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As one of the largest, most expansive cities in the country, Los Angeles faces huge challenges in getting out health-related messages that resonate with the city's myriad cultures. Lack of health literacy, or having trouble understanding either the benefits or the details of modern, often Western medicine, has ripple effects, including patients being less likely to seek preventive care and more likely to use hospital emergency rooms for routine medical care. 

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On a Saturday morning, four people wait outside the front door of a converted mini-mall in Rosemead, CA. Ten minutes later -- the doors open exactly at 9 a.m. -- the two women and two men file into the lobby to sign in for their appointments at the Asian Pacific Family Center. The front desk is covered with pamphlets in the many languages of the significant Asian immigrant populations of the San Gabriel Valley. The clinic operates in Vietnamese, Mandarin, Cantonese. Cambodian Chiu Chow, Japanese and Korean, serving over 1,700 immigrant Asian Pacific outpatient families per year.

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California sends out about three billion dollars a year to the disabled and elderly so they can buy food and afford housing. But in the second part of our series, Senior Insecurity, Capital Public Radio found there's little oversight of this program.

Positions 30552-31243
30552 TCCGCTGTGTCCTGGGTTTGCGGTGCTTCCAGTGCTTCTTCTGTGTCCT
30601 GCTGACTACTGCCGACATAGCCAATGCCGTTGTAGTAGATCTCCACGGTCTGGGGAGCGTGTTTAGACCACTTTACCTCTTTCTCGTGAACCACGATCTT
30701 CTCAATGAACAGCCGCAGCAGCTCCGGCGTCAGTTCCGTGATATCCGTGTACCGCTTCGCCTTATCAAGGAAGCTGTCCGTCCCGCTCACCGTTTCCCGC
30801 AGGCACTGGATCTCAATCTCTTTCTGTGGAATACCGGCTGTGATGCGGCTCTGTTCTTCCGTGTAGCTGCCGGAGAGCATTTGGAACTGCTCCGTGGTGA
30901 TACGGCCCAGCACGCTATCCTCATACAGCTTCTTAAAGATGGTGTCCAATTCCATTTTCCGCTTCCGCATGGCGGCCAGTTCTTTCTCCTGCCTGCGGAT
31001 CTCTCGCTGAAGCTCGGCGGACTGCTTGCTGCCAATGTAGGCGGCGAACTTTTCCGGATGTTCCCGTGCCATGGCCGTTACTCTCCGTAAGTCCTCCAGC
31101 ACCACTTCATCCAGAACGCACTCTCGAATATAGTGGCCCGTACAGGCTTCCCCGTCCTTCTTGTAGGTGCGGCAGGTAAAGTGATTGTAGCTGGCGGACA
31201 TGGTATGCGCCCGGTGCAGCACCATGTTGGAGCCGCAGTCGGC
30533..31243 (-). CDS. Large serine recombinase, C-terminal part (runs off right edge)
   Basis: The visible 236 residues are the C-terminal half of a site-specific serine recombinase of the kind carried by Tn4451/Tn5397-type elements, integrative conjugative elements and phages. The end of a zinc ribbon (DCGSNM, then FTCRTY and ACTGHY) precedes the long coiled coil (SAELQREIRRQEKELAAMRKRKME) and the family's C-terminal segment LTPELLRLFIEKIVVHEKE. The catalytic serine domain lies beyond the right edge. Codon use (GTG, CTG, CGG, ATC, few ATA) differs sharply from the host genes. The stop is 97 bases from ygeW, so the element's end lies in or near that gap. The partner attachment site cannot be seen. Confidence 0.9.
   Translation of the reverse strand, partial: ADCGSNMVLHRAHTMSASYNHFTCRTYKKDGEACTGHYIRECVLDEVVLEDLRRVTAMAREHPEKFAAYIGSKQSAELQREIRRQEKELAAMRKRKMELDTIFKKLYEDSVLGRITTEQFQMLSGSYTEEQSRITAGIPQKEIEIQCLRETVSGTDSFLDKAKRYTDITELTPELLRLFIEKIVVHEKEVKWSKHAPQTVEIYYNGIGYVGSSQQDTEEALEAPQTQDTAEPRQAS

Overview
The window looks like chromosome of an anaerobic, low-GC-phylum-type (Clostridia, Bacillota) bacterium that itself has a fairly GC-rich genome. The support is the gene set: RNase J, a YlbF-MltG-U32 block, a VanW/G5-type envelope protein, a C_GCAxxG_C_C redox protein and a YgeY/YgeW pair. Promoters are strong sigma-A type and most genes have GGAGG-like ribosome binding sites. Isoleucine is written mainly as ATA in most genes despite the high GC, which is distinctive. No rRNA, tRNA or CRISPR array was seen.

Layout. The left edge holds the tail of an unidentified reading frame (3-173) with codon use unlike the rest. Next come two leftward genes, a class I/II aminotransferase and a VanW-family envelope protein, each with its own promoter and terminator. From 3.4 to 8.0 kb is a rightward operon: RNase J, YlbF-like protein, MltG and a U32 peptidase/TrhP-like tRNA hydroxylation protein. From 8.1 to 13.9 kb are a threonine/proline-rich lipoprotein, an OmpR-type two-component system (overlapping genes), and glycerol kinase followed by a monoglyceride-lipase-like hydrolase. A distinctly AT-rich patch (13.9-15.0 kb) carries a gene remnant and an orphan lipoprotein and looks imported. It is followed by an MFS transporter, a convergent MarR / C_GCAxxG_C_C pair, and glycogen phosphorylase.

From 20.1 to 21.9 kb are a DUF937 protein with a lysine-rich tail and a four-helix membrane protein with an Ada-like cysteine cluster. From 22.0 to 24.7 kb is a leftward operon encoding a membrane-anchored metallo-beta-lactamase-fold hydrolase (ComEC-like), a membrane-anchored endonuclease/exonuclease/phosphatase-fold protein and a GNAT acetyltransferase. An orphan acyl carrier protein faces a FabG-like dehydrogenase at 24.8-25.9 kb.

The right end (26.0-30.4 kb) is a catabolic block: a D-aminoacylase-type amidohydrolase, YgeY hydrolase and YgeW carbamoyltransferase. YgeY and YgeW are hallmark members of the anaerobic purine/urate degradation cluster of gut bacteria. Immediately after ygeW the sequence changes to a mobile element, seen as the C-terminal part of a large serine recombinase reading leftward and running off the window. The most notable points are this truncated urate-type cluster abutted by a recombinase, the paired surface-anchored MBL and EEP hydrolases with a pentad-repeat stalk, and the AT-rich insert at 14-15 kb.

Even though Supplemental Security Income - or SSI - is California's second most expensive health and human services program, the state doesn't track whether it's enough to live on or how people spend their money.

 

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Roger Doughty is executive director of Horizons Foundation, a San Francisco-based organization serving the lesbian, gay, bisexual, and transgender community through grant-making, strengthening of LGBT organizations and leadership, and increasing philanthropic giving. Doughty was most recently the executive director of Horizons Community Services in Chicago, the Midwest's largest LGBT social service and advocacy organization. During his tenure, Doughty led the organization's expansion into the Chicago LGBT Community Center.

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Moon S. Chen, Jr., Ph.D., M.P.H., is principal investigator of the Asian American Network for Cancer Awareness Research and Training, a joint project of the National Cancer Institute and UC Davis aimed at reducing the risk of cancer among Asians through research, community prevention efforts and training. Professor Chen also serves as associate director for disparities and research at UC Davis Cancer Center. Before joining the UC Davis faculty, he served as chair of the Division of Health Behavior and Health Promotion at the School of Public Health at Ohio State University.

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Dr. Marjorie Kagawa-Singer is a professor at the UCLA School of Public Health and Department of Asian American Studies. Her clinical work and research have been in oncology, focusing upon the disparities in physical and mental health care outcomes of ethnic minority populations with cancer -- primarily with the Asian-American and Pacific Islander communities.